Is It Time To Put Pre-Orders Out of Business?

I am back, and yup, pre-orders are in my firing line. I don’t charge for ammunition.

When I saw the pre-order content for Alien: Isolation, I almost fell out of my bed in horrified laughter.

After the insidious and terrifying disaster that was Aliens: Colonial Marines, and the damned awful situation in which the screenshots, trailers and footage being used for marketing both on digital storefronts as well as on television (the UK advertisement for Colonial Marines was banned for implying that said footage represented the game when it didn’t!), one could perhaps forgive Sega – the publishers of the new Alien game again – to have a more cautious approach. Having been burned last year, and still facing its day in court alongside Gearbox over the misuse of conceptual footage as marketing material, it would have been no surprise to see them do two things; one, be more open about the game. And secondly, to keep pre-order bonuses to a minimum.

The reality is neither of those things have happened. Alien: Isolation is still as secretive as ever, and the pre-order bonus in this case is content based on the original Alien movie, with the cast reprising their roles as the crew of the USCSS Nostromo, just after John Hurt’s character has done his now iconic little death sequence in a new digital medium. That’s right, the original Alien content is now being held back as pre-0rder content and, later, as “exclusive DLC”, although to whom the content will be exclusive to has yet to be truly solidified, if it ever is. Far from learning lessons, far from actually having some humility over the huge consumer backlash, Sega is doing the same thing. And what’s more terrifying, is that many gamers are jumping up and praising this content, long before its even landed in their hands, parting with up to £54.99 in order to secure this content, and a copy of the game.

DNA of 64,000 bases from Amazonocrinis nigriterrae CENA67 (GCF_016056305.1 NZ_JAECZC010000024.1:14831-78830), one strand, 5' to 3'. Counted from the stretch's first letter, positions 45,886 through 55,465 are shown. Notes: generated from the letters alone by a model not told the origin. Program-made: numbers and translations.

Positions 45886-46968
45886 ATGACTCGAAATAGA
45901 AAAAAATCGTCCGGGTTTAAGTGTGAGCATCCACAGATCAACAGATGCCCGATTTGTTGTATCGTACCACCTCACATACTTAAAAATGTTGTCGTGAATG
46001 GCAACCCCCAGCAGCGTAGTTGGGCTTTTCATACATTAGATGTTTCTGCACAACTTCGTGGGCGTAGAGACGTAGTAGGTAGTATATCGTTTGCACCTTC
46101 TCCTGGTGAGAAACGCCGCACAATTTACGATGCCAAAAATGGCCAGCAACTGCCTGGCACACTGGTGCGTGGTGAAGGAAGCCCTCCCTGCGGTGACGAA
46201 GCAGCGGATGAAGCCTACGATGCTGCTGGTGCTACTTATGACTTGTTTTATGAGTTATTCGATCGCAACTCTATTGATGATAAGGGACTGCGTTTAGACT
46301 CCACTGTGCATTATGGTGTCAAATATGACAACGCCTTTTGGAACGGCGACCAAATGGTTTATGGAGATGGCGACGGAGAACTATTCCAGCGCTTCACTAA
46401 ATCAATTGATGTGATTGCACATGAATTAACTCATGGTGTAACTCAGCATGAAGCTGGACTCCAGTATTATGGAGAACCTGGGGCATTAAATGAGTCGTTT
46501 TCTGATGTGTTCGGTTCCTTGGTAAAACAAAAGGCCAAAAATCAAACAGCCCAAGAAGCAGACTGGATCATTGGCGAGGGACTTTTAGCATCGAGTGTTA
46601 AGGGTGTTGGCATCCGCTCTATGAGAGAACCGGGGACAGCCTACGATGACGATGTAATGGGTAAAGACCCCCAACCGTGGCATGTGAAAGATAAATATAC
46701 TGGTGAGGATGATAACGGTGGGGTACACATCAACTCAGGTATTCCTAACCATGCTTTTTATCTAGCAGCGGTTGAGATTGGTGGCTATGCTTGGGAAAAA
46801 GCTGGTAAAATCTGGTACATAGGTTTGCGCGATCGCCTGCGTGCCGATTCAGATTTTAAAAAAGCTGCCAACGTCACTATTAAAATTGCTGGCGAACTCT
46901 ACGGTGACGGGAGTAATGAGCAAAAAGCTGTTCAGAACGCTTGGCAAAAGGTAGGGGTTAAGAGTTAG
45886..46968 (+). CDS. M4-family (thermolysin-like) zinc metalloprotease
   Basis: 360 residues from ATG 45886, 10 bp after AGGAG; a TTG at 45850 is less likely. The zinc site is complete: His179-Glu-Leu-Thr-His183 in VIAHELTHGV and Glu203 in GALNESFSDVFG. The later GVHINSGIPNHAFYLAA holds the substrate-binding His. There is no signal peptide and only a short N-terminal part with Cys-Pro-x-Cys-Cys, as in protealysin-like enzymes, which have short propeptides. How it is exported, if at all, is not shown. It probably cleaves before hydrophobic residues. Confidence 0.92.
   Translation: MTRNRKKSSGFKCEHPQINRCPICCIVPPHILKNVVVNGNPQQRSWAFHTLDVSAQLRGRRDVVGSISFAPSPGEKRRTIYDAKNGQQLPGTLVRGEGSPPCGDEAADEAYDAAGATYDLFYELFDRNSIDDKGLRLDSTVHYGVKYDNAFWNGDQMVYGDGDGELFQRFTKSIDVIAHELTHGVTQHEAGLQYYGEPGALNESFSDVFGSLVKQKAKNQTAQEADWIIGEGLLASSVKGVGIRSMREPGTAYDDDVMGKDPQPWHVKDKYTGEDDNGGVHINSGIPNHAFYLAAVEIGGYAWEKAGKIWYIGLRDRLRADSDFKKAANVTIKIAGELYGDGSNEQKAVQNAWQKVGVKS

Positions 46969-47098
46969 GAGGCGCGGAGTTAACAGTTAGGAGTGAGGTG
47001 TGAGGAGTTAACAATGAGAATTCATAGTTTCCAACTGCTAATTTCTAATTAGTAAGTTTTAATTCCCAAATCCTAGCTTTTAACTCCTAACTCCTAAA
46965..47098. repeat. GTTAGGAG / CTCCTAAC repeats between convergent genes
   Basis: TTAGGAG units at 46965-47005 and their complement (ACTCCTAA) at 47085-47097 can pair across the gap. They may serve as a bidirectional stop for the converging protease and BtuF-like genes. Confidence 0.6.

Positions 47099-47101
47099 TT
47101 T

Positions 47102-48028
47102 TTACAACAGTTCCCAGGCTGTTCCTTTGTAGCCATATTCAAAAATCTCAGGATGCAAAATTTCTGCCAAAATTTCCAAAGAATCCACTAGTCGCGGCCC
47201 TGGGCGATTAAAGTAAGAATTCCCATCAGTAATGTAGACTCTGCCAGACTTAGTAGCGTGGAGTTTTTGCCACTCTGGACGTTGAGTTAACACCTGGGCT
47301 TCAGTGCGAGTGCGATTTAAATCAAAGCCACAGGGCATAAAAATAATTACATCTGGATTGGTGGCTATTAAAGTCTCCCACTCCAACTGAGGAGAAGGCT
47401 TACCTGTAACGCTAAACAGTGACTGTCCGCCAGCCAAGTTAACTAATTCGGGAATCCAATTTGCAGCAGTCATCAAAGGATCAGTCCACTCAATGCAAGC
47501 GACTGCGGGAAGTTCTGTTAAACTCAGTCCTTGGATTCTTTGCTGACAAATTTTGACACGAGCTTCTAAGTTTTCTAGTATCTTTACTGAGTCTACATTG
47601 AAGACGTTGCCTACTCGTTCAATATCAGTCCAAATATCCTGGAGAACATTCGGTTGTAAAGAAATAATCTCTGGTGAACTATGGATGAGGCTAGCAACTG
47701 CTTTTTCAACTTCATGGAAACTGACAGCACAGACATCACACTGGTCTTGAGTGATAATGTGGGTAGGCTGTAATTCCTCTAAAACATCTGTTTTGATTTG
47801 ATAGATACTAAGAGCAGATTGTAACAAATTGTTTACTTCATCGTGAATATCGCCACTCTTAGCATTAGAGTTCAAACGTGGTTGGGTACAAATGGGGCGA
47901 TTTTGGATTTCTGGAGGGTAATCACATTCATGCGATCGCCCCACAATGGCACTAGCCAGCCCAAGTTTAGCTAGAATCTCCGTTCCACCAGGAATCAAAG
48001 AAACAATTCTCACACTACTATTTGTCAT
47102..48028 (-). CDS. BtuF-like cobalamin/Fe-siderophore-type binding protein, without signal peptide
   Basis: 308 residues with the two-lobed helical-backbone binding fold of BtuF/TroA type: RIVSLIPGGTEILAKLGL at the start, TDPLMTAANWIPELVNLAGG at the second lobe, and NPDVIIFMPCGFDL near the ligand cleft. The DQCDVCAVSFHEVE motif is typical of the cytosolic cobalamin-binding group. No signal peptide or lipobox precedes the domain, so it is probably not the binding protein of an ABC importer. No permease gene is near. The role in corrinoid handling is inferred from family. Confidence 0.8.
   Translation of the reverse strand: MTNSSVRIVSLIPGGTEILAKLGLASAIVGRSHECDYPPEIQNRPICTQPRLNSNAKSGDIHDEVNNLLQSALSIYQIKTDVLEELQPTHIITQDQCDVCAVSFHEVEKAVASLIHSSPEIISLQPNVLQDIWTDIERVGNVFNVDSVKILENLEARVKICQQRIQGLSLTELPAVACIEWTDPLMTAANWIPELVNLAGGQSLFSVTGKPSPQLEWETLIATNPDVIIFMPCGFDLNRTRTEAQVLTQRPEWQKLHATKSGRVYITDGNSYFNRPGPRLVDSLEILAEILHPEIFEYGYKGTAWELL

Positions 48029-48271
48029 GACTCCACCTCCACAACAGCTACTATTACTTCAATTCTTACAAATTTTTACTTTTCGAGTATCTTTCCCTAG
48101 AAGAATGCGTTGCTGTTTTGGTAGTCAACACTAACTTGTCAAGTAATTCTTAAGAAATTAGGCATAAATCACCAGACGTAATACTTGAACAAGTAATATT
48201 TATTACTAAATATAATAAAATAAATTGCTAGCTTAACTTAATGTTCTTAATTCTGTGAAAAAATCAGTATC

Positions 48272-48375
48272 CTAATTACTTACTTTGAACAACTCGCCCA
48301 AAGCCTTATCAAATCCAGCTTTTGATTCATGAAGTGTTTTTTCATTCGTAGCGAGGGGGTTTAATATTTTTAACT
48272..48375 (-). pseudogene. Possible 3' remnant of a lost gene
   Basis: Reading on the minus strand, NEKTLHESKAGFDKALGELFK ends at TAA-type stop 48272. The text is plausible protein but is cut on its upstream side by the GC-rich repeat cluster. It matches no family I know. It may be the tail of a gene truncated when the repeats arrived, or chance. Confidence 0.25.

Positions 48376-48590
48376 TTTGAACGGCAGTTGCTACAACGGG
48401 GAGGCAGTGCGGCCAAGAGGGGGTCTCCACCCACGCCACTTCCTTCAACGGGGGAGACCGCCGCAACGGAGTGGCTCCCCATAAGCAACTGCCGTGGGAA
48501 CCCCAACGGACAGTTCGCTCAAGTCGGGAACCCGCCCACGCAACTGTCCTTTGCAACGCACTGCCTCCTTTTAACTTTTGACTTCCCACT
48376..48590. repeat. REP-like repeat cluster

Pre-ordering was a thing once. I remember doing it, and knowing in many cases that I’d (a) get the game on release day, if not in some cases before, and that this wasn’t going to hurt publishers in any way because a sale was a sale and (b) beat any queues, or any threat of games selling out. Because once upon a time that was a real present threat, that you couldn’t get games just anywhere. You had to go to specialist stores, and my nearest specialist store was a 120 mile round trip that, on public transport, took the best part of a whole freaking day. And many runs were limited; there were finite resources available, forcing most of us to make sure such treks were worth it, that all you needed to do was to pick it up meant that the journey wasn’t a wasted effort. This was in 2002-2003, so it was hardly a lifetime ago.

These days, I find it more and more impossible to actually justify pre-ordering games.

First, there is no shortage. There are lots of copies of these games pushed out, and nowadays you can find them just as easily in your local supermarket as any specialist games shop meaning if one shop doesn’t have it, you won’t have to go too far to find another retailer. The threat of having only a select few places to go is all but gone, and in those extreme cases where copies of games have very limited runs and therefore do run out, the push into the digital age means that we can get this content whenever, wherever we like. Steam lets people download games via mobile apps. We’re seeing a push where Nintendo is allowing games to be purchased outside its eShop remit, even going so far as to let independent retailers sell download codes for games, download codes which cannot possibly run out because ultimately, they are generated by a central system. The idea of a pre-order to absolutely, 100% guarantee yourself a copy is gone.